Tiffany Carter believes she picked a safe career path. The CCBC Essex student is studying to be a nurse.
The trouble, Carter believes, won’t be keeping a job but just trying to land one out of college.
“I know nursing is a great field, but everything I’m hearing is that it’s harder and harder to get your foot in the door as a new grad,” said Carter, 19, of Essex.
Whether job-seekers are recent college graduates, experienced professionals or people exploring new career options, finding work in America continues to be difficult.
The unemployment level held steady at 9.1 percent as the U.S. economy added 103,000 jobs in September, according to the latest data from the Bureau of Labor Statistics. The growth exceeded expectations from economists but 45,000 of those jobs can be attributed to Verizon workers who went back to work following a strike over the summer.
Carter hoped to get a step ahead of the competition Friday as she was one of nearly 300 people to attend a job fair on the CCBC Essex campus. Verizon, Franklin Square Hospital Center and Apple were just a few of the 24 employers to attend the fair.
“We got a lot of people interested in coming to work for us,” said Tami Pusateri, community partners coordinator with Priority Partners. “I had so many people come up to me and tell me just how competitive it is just to get in somewhere.”
Priority Partners is a managed care organization that provides low- and no-cost health care services to qualifying families, adults and children in Maryland and is part of Johns Hopkins Medicine. Pusateri said she told potential employees that they have to do what they can to stand out in a crowded applicant pool.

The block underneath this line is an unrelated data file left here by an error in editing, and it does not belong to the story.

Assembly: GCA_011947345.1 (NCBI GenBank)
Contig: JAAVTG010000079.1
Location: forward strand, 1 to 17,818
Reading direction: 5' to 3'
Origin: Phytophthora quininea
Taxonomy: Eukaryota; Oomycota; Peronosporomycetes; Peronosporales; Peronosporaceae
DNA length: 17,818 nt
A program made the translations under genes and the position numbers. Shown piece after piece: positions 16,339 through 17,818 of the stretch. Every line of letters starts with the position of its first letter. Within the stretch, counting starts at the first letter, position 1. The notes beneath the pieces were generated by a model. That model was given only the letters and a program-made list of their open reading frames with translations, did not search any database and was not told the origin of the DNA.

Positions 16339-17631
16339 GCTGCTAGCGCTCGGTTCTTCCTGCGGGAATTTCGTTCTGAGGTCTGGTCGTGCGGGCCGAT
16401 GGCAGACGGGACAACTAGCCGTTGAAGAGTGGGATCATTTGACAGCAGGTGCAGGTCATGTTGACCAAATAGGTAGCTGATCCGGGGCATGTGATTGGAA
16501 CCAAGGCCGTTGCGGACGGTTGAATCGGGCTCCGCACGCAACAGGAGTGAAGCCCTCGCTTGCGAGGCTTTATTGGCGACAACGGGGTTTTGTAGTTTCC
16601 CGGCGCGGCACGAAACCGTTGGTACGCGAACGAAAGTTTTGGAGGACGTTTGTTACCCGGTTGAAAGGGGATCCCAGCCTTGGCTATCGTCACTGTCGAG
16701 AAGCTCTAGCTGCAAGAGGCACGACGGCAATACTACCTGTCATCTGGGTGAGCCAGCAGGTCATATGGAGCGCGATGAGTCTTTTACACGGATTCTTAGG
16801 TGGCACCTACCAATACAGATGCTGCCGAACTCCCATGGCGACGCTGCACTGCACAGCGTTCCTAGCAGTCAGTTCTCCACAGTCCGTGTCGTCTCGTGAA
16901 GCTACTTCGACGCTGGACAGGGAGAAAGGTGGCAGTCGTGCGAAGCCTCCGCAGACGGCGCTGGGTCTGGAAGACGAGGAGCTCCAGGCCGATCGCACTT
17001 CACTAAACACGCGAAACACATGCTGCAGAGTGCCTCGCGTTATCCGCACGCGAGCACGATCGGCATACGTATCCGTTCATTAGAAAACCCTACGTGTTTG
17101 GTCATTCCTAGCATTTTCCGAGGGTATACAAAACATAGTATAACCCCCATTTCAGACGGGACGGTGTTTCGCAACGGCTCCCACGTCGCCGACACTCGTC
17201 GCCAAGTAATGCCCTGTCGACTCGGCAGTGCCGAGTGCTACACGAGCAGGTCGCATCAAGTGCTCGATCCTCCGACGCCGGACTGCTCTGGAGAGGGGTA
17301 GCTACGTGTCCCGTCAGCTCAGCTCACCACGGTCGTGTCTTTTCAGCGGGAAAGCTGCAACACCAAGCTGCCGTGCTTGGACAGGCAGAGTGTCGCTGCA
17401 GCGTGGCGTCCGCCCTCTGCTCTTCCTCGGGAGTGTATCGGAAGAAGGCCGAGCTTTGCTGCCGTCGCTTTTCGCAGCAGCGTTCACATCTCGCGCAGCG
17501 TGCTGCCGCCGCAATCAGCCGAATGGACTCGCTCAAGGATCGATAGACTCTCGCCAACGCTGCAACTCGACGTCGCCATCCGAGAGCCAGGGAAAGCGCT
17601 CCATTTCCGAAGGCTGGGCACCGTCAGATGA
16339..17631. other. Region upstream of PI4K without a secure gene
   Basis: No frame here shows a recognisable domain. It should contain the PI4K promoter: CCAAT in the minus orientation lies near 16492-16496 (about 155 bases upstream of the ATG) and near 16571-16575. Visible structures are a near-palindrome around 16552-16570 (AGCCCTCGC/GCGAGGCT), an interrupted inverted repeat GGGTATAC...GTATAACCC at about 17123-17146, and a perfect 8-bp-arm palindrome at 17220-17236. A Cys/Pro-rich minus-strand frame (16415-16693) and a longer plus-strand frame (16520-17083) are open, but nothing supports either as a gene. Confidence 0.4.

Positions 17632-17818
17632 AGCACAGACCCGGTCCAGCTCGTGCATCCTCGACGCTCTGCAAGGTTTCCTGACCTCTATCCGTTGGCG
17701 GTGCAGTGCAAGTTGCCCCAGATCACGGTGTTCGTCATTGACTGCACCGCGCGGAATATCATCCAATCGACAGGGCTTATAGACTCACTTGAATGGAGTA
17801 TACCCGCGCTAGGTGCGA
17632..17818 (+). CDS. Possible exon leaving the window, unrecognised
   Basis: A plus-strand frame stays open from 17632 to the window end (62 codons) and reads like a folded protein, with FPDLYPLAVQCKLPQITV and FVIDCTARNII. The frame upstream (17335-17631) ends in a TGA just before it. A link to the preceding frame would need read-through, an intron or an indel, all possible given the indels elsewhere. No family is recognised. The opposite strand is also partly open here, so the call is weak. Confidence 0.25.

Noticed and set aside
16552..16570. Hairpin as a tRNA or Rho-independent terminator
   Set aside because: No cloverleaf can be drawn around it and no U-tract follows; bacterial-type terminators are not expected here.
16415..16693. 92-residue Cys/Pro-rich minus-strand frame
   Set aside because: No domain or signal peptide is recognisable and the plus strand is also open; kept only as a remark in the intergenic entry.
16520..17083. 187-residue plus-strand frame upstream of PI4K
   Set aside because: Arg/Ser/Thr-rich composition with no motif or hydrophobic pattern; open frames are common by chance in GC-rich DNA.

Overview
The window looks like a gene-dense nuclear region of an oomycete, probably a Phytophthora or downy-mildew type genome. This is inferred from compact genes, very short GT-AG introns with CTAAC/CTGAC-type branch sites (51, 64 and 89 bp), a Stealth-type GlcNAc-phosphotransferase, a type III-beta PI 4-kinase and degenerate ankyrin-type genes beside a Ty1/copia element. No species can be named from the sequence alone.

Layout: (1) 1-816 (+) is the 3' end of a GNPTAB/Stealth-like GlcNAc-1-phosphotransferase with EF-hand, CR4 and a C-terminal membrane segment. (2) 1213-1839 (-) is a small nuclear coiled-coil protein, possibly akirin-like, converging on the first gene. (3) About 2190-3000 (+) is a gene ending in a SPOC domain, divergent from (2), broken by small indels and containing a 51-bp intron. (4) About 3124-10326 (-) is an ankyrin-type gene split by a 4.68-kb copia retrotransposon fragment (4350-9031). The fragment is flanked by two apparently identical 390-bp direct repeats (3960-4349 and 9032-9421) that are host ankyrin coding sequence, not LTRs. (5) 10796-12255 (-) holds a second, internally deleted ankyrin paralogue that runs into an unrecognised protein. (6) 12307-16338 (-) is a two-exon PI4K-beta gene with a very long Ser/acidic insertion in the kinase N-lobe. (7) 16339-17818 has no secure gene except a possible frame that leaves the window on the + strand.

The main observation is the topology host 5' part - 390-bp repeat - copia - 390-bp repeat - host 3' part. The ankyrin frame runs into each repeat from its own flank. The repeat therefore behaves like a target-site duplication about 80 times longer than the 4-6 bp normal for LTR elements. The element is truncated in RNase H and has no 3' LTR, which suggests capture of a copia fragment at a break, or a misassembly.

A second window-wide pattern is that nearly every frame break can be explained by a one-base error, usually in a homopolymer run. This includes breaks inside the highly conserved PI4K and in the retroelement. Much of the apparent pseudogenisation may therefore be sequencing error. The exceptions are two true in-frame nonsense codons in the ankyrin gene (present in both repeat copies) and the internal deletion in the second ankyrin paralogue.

“I had two retirees and two career switchers come up and ask about our openings,” Pusteri said. “It’s an intense market right now.”
Denise Savarese, a career services specialist with CCBC, said she is amazed at how many students go through college and have no work experience to put on their resume. That is just unacceptable in today’s climate, she said.
Savarese added that when she first started hosting job fairs at CCBC more than a decade ago, the college would attract more than 100 employers and would have to host it in the gymnasium. Friday’s event was held on the second floor of the student center.
“There are fewer and fewer people hiring,” Savarese said. “Those that are offering jobs, many times are just for $9 or $10 an hour. That just doesn’t work for someone with a family and a mortgage. People today have to stand out if they want a job.”
Chance Moody is one student who understands what Savarese is talking about. The 19-year-old CCBC Essex student is studying animation and went through a similar program while at Patapsco High School. He also spent time speaking with employers at Friday’s job fair.
“I’m just hoping to get my foot in the door somewhere,” he said.